2) The ELBO lower bounds the log evidence and hence the name

Note: For the rest of the notebook, the expectation is always taken with respect to q(z) unless otherwise specified

Variational family - Mean-field approximation

Now that we have specified the variational objective function with the ELBO, we now need to specify the variational family of distributions from which we pick the approximate variational distribution. This will then complete the full specification of our optimization problem.
As might be intuited, the complexity of the family of distributions from which we pick our approximate distribution determines the complexity of the optimization. The more flexibility in the family of distributions, the closer the approximation and the harder the optimization.

A common family of distributions to pick is the Mean-field variational family. Here, the latent variables are mutually independent and each governed by a distinct factor in the variational distribution. A generic member of the mean-field variational family is given by the below equation -

As of now, we have not specified the parametric form of the individual variational factors. Each can take on any paramteric form corresponding to the latent variable. For example, a continuous variable might have a Gaussian factor whereas a categorical variable will typically have a categorical factor.

Below is an example where a 2D Gaussian Posterior is approximated by a mean-field variational structure with independent gaussians in the 2 dimensions

The variational posterior in green cannot capture the strong correlation in the original posterior because of the mean field approximation.

Notice that we are not making any comment about the conditional independence or lack thereof of posterior parameters. We are merely saying we will find new functions of these parameters such that we can multiply these functions to construct an approximate posterior.

Optimization algorithm : Coordinate ascent mean-field variational inference (CAVI)

Having specified our objective function and the variational family of distributions from which to pick the approximation, we now work to optimize.

CAVI maximizes ELBO by iteratively optimizing each variational factor of the mean-field variational distribution, while holding the others fixed. It however, does not guarantee finding the global optimum.

The algorithm is:

Input: $p(x,z)$ with data set $x$ (RHS of bayes theorem)

Output: $q(z) = \prod_j q_j(z_j)$

Initialize: $q_j(z_j)$

while ELBO has not converged (or z have not converged):

for each j:
compute ELBO

Some results and definitions to explain above algorithm -

1) Complete conditional of a latent variable is defined as the conditional distribution of the latent variable given all of the other latent variables in the model and data
2) Then, given that we fix the value of all other variational factors $q_l(z_l)$ ($l$ not equal to $j$), the optimal $q_j(z_j)$ is proportional to the exponentiated expected log of the complete conditional. This then is equivalent to being proportional to the log of the joint because the mean-field family assumes that all the latent variables are independent.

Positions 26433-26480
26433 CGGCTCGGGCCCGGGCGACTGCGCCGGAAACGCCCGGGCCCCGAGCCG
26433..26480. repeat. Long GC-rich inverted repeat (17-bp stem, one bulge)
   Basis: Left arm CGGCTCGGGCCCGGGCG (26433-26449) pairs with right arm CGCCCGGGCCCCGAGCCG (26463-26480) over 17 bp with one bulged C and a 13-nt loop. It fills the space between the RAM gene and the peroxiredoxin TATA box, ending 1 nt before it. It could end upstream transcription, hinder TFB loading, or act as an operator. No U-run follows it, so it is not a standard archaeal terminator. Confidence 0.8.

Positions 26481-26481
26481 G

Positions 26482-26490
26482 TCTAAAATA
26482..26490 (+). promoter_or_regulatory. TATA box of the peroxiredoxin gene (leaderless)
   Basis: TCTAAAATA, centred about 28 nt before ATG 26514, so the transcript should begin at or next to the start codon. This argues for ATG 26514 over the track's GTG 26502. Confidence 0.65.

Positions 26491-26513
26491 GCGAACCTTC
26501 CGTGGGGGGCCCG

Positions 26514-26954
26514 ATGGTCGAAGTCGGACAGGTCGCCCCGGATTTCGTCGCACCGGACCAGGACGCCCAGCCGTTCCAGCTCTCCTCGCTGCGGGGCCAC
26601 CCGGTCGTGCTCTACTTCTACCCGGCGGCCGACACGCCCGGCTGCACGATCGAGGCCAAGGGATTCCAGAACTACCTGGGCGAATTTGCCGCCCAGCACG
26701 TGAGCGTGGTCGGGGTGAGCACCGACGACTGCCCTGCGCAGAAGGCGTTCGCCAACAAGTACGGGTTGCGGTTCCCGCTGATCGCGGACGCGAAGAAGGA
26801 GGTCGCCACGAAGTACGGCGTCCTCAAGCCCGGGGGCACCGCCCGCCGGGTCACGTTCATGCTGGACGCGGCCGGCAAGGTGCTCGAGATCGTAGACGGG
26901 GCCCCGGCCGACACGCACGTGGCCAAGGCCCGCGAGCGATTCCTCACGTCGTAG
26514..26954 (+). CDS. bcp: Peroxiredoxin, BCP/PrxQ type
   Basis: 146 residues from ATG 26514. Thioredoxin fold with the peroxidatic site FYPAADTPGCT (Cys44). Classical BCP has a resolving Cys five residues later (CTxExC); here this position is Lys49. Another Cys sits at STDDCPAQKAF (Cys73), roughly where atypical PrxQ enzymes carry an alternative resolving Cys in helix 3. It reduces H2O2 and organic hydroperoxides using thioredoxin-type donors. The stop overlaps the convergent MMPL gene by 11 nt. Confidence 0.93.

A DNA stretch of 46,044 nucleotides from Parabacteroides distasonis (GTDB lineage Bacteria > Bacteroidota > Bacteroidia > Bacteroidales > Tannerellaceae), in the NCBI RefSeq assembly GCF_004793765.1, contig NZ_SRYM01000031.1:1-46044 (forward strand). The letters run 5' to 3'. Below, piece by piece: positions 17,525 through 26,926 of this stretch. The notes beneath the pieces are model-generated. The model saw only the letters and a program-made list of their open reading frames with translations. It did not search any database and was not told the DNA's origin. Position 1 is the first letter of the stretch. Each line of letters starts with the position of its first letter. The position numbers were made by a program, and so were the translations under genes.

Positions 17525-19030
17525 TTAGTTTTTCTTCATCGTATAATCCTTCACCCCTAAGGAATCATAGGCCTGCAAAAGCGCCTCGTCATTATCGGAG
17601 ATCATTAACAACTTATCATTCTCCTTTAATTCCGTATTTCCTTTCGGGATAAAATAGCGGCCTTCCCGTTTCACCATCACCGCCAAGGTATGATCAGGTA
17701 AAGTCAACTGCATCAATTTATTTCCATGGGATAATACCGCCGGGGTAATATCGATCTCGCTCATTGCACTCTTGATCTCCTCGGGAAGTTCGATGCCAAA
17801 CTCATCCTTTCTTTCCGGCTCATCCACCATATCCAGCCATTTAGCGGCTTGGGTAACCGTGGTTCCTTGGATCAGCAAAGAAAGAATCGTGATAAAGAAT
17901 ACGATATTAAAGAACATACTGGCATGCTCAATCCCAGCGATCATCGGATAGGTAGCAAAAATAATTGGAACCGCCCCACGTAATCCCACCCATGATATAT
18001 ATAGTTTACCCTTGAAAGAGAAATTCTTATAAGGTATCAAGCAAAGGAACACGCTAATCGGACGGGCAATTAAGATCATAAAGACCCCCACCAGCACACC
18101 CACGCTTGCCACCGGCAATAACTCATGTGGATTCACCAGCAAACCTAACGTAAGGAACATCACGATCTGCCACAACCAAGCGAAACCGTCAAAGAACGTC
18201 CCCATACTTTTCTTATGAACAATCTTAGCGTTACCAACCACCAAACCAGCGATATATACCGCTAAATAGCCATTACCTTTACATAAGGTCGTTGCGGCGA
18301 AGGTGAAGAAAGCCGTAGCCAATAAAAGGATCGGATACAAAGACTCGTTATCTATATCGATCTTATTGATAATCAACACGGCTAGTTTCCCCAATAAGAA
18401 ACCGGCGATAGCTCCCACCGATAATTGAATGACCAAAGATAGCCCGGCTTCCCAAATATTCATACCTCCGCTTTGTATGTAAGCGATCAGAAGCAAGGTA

Note that the expectations above are with respect to the variational distribution over $\boldsymbol{z_{-j}}$:

Derivation - How did we get this result?

Writing the ELBO as a function of one variational factor plus added constants (the terms related to the other variational factors), we seek to optimize each factor one at a time by iteratively updating them. In this process, the ELBO keeps climbing up to reach a local optimum.
Below, we rewrite the first term using iterated expectation and for the second term, we have only retained the term that depends on q_j(z_j)

In this final equation, upto an added constant, the RHS is equal to the negative KL divergence between $q_j$ and $exp(A)$. Thus, maximizing this expression is the same as minimizing the KL divergence between $q_j$ and $exp(A)$.

This occurs when $q_j = exp(A)$.

Hence, the above result that leads us to CAVI.

Complete Example - Bayesian Mixture of Gaussians

Problem specification

The goal here is to infer the latent variables that govern the observed data using Bayesian inference. We choose to model the data as a mixture of Gaussians. The inference is done using Variational Inference.

The above figure from Bishop is graphical model representing a mixture of Gaussians

We’ll restrict ourselves to a bayesian mixture of unit-variance univariate Gaussians -

Assume there are K mixture components corresponding to K normal distributions where the K independent means are drawn from a Gaussian prior with zero mean and fixed variance (can be assumed to be a hyperparameter).
For each observation i, we first choose a cluster assignment that indicates which one of the K clusters the observation comes from. This is defined by a categorical distribution with uniform density. We then draw the observation from the corresponding Gaussian mixture component.

The joint distribution over n observations and the latent variables can be given by -

and the evidence can thus be calculated as:

This integral does not teduce to a product of 1-d integrals for each of the $\mu$s.

Remember from our MCMC with mixtures that there are as many parameters as there are assignments, ie one assignment for each data point. (this is one of the reasons that unless we marginalize over the discrete parameters, it is hard to sample from mixture models)

The latent variables are the K class means and the n class assignments -

Now, we specify the mean-field variational family to approximate our Bayesian posterior distributions.

As discussed earlier, each latent variable has its own variational factor. The first factor is a Gaussian distribution on the kth mixture component’s mean, parameterized by its own mean and variance (note these are not the same as the means of the cluster gaussian as these are completely different distributions!). The second factor is a distribution on the ith observation’s mixture assignment with assignment probabilities given by a K-vector $w_i$, and $c_i$ being the bit-vector (with one 1) associated with data point $i$.